Stand On Your Own Two Feet: How Diabetes Affects Your Foot And How To Care For It

  • 3 min read

If you’re suffering from diabetes, you’re not alone. This chronic condition currently affects more than 37 million Americans, roughly 11 percent of the U.S. population. Since diabetes affects your body’s ability to process blood glucose (sugar), significant lifestyle changes – especially regarding nutrition and fitness – are required. However, it is just as essential to care for your feet beyond watching what you eat and staying active.

What’s the deal with diabetes and your feet?

If not properly managed, diabetes results in hyperglycemia – elevated blood sugar levels. If hyperglycemia persists, it can weaken and damage blood vessels, including those that supply the nerves in the body, resulting in nerve damage. Nerve damage, or diabetic neuropathy, is one of the long-term complications of diabetes and one of the main reasons people with diabetes can experience serious foot problems.

Another complication of diabetes that can affect your feet is peripheral artery disease (PAD). PAD is when plaque builds up within the arteries, causing your arteries to become clogged, which affects blood circulation, making it difficult for oxygen and nutrients in the blood to reach the lower extremities, especially your feet. As a result, those with PAD can experience painful symptoms in their legs and feet.

What are the symptoms?

Those suffering from diabetic neuropathy or PAD may experience various symptoms in their extremities, including tingling, burning, stinging, weakness, swelling, numbness, and pain. The loss of feeling in the foot is a severe problem because it can result in injury or infection that goes unnoticed. 

Why is this a problem?

Nerve damage resulting from poor blood flow increases the risk of developing a foot ulcer – an open sore or wound that does not quickly heal. For that reason, foot ulcers can easily become infected. If not treated, your toe, foot, or part of your leg may need to be amputated to prevent the infection from spreading to the rest of the body.

Am I at risk?

Anyone with diabetes can develop nerve damage. About 50 percent of those suffering from diabetes experience nerve damage. Factors that increase your risk include: 

  • having uncontrolled high blood sugar levels
  • being overweight or obese
  • smoking
  • having high cholesterol and blood pressure

How can I prevent it?

The good news is that you can take steps to prevent nerve damage and potential foot complications. Keeping your diabetes well managed (maintaining blood sugar levels within normal levels) is the first order of business to lower your risk for future complications. You can accomplish this by eating a nutritious and balanced diet, avoiding refined sugars and highly processed foods, and exercising regularly.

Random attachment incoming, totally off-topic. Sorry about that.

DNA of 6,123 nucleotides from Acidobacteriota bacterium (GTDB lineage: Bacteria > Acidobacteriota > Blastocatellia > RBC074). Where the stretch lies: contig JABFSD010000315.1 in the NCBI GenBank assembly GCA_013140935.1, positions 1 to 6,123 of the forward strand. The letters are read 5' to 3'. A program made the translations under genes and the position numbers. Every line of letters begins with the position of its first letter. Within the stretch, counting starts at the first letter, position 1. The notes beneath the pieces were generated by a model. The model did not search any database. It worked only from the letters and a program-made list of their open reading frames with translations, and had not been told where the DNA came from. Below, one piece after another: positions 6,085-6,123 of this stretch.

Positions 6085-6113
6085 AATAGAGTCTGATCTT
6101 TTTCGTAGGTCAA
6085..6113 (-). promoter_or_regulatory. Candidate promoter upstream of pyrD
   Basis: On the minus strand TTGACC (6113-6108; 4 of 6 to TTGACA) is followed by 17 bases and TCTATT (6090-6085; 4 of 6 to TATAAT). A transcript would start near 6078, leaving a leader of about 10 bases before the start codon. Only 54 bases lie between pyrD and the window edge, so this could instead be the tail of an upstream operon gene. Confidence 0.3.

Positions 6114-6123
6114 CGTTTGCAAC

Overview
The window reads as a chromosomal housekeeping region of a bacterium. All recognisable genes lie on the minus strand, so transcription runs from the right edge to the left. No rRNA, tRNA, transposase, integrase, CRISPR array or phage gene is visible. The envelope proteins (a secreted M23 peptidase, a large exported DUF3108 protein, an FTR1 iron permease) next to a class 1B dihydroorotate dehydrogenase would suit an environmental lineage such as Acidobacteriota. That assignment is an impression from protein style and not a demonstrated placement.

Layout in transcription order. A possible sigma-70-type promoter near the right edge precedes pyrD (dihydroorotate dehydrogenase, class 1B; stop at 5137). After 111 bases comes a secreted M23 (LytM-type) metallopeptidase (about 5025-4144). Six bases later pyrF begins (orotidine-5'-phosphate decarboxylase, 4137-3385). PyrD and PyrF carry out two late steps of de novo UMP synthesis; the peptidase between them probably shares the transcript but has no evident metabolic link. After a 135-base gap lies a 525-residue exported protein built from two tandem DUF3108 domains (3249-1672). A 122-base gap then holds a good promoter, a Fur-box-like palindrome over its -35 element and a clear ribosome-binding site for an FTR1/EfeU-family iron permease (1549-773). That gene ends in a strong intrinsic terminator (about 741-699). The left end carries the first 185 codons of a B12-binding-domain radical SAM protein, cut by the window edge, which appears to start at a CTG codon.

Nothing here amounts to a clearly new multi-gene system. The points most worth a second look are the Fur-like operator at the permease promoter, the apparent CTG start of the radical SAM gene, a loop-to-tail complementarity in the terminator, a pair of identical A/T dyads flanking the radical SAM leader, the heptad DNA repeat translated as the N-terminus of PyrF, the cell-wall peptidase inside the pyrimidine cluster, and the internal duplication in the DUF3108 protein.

Finally, there are several simple strategies you can incorporate into your daily routine to care for your feet:

  1. Check your feet for cuts, sores, blisters, calluses, swelling, or redness. 
  2. Always wear (the right) socks: Featuring Circulight® IR technology, Circufiber helps those with diabetes improve their quality of life and better care for their feet. Clinically proven to increase circulation in your feet and lower legs, Circufiber is a simple yet effective strategy to prevent foot-related complications in those with diabetes
  3. Wear shoes that fit you well: Wear comfortable shoes and avoid tight shoes that can constrain your feet. Plus: always wear socks with your shoes
  4. Keep the blood flowing: Move and wiggle your toes often throughout the day, put your feet up, and stay active

    Happy Feet, Happy You

    The complications of diabetes can be scary, but you shouldn’t have to live in fear. If you have diabetes, there are many things you can do to ensure you keep standing on your own two feet and lower your risk for foot complications. Incorporating daily strategies to care for your feet can go a long way in keeping you healthy – and with all your limbs. For example, you can check cuts and sores daily, wear diabetic socks for at least 6 hours a day, and maintain blood sugar levels under control through diet and exercise. Gain control of your diabetes and keep your feet happy and dancing!


    Circufiber Diabetic Socks